The Northville Review
an online literary journal
New Hampshire Normal School

Carl James Grindley

They fired Robert Frost, apparently
Because he was rude to students,
Refused to dine with colleagues
And did not publish. He had to go.
This was 1911. Then his farm

Failed and all of Europe went to war.
Millions died. It must have sucked.
But a few books later, Robert Frost
The Dude Who Just Got Fired became
Robert Frost the World Famous Poet.

Robert Frost the World Famous Poet
Did Jello shots with JFK, played
Frenetic be-bop piano at Bread Loaf
And collected Pulitzers the way
Nabokov collected bugs. Not too bad.

Somewhere in there, someone put up
A Bronze. And there he is, outside
Rounds—Rounds is a campus building
By the way. And outside Rounds
A bronze Robert Frost is sitting

On a bench, jacket off and suspenders
Showing, shirtsleeves rolled up, squinting
At his own future as he forever revises
“The Road Not Taken.” He is writing it
On a sheet of bronze with a bronze pen.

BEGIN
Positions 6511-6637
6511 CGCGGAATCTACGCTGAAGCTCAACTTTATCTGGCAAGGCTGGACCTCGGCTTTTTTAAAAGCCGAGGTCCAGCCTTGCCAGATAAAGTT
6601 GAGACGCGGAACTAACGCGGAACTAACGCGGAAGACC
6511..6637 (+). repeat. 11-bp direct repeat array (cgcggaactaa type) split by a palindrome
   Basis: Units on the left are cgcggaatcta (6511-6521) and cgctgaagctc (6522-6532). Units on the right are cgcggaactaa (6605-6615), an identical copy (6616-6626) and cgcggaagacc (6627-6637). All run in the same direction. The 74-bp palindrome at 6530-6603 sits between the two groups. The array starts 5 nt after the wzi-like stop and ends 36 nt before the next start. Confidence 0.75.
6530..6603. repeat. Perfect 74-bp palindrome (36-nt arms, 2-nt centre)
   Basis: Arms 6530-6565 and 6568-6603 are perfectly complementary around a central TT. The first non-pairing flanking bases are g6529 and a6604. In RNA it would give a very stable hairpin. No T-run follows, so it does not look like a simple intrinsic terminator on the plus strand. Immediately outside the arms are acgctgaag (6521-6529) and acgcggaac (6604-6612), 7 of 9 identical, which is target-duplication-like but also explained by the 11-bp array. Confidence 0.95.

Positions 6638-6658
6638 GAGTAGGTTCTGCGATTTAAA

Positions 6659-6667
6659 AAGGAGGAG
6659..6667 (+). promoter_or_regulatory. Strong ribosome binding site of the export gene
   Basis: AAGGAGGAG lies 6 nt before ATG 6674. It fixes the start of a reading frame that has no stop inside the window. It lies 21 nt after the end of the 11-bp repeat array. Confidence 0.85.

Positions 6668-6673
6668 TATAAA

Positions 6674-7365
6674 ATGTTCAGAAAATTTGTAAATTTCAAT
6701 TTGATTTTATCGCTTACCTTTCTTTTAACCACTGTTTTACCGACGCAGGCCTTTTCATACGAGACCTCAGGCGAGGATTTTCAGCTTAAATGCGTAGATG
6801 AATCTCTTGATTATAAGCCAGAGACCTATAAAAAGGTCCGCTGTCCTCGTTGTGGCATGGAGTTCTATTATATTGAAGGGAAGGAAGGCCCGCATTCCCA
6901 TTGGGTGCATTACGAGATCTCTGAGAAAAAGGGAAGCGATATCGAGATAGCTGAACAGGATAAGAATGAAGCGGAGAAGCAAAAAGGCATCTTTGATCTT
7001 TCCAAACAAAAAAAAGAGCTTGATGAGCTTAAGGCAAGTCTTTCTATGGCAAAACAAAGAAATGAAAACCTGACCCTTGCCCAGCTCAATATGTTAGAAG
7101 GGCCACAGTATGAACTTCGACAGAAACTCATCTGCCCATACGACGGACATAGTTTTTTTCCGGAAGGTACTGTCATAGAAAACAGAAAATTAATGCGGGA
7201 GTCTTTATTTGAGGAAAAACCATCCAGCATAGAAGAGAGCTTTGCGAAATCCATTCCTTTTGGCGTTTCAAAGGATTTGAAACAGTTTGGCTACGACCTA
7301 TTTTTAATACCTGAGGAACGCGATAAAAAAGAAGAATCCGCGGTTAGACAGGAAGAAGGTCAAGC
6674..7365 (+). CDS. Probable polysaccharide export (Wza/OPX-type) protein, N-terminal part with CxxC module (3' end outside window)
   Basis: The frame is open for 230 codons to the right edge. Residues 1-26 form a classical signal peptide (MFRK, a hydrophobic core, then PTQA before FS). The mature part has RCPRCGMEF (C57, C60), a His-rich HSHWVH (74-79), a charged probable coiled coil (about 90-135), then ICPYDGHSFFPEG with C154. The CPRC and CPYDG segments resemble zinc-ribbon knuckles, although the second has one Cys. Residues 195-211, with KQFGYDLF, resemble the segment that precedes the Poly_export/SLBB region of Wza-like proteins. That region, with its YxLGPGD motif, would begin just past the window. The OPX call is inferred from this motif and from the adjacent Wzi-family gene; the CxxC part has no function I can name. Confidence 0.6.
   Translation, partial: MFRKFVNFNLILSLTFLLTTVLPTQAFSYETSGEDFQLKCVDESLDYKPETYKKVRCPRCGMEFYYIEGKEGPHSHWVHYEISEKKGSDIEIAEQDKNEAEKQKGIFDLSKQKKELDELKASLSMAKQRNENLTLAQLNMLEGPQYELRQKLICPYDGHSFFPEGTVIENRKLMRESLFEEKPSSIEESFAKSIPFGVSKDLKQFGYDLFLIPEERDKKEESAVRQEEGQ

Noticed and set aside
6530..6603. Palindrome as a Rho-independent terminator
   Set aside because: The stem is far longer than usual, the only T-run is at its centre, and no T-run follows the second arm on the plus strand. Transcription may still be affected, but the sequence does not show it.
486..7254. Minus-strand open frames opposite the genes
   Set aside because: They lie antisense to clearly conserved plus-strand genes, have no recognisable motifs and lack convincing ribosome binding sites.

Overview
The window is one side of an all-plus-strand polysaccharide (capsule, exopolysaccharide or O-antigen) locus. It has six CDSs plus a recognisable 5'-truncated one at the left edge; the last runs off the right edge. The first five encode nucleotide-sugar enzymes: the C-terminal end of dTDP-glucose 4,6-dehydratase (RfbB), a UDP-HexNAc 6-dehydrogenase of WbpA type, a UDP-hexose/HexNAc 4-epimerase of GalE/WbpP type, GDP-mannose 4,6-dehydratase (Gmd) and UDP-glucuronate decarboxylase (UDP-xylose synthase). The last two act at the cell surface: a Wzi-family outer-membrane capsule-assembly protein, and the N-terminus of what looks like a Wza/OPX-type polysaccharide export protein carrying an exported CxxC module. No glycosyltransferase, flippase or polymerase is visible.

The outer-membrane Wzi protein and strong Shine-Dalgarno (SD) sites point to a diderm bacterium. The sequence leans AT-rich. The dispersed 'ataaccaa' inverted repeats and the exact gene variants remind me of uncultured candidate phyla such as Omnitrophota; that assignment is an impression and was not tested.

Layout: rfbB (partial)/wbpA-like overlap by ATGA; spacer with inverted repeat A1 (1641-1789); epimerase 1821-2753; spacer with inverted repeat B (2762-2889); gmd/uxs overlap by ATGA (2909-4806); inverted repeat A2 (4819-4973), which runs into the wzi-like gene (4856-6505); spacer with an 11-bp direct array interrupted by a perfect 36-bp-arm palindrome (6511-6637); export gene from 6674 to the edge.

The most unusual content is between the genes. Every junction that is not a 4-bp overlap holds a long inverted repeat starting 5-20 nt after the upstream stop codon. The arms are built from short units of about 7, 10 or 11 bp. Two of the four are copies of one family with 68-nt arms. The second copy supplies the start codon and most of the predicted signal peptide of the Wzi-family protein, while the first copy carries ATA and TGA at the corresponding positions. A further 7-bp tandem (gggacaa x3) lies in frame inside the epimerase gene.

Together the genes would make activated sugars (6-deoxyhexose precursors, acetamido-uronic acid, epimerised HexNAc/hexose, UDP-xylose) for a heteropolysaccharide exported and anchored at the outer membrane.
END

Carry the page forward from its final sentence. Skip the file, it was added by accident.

In 1911 it must have seemed
Like no one knew math
There he was with a chalk
Board covered with dense equations
And no one could figure out that X equalled

Him being a freaking god damn genius.
Then Matt Damon erased all that hard
Work and shot the Kaiser.
Millions died.
So what changed? What was the difference

Between Robert Frost in 1911
And Robert Frost forty years later
When he had forty Ph.D.s including
Two from Dartmouth?
For that matter, what was the difference

Between Robert Frost in 1911
And Robert Frost fifteen minutes
After leaving the Dean’s office
Pink slip in hand? It was not the poetry:
That had been written, and it is not like

He got nice: Dorothea Lange once
Photographed Robert Frost pushing
A nun in front of a bus of handicapped
Children. The nun died horribly
And the children were scarred for life,

But Time magazine paid Lange
A million dollars because Frost
Looked so awesome. Then Dartmouth
Gave him another three honorary
Ph.D.s just to be safe.

About the author

Carl James Grindley is a transplanted Canadian who lives in New Haven, Connecticut. His last novel, Icon, was published by No Record Press in 2008.